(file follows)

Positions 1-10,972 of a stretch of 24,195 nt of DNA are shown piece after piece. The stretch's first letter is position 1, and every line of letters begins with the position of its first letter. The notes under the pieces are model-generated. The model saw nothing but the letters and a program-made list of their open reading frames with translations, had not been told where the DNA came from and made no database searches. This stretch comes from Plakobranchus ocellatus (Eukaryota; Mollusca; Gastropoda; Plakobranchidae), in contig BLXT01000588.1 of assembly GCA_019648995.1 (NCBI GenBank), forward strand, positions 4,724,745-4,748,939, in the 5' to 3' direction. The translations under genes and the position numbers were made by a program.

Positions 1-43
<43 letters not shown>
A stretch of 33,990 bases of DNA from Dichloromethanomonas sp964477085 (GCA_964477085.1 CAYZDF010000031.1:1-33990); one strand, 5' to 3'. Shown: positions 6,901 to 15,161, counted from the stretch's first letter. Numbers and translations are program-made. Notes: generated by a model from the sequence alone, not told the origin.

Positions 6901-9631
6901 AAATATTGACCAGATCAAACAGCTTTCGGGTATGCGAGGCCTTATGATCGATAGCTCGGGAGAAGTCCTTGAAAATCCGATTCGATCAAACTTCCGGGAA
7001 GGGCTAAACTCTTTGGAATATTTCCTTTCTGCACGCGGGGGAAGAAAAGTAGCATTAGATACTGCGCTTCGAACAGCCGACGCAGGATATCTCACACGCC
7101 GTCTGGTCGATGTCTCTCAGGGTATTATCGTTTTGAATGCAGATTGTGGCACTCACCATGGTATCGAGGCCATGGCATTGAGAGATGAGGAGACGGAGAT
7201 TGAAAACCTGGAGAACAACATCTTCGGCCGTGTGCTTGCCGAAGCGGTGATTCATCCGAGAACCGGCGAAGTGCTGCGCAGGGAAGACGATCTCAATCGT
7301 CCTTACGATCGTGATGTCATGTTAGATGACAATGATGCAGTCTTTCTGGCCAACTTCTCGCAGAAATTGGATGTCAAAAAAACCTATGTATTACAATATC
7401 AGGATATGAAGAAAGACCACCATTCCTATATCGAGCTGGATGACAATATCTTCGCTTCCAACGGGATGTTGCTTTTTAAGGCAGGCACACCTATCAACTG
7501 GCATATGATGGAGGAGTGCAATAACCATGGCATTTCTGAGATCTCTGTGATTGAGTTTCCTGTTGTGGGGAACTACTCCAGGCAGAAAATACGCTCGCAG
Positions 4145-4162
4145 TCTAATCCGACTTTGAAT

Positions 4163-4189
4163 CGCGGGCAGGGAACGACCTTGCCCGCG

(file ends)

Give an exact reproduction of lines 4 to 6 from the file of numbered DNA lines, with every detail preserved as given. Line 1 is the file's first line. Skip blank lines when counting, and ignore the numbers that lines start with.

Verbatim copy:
A stretch of 33,990 bases of DNA from Dichloromethanomonas sp964477085 (GCA_964477085.1 CAYZDF010000031.1:1-33990); one strand, 5' to 3'. Shown: positions 6,901 to 15,161, counted from the stretch's first letter. Numbers and translations are program-made. Notes: generated by a model from the sequence alone, not told the origin.

Positions 6901-9631
6901 AAATATTGACCAGATCAAACAGCTTTCGGGTATGCGAGGCCTTATGATCGATAGCTCGGGAGAAGTCCTTGAAAATCCGATTCGATCAAACTTCCGGGAA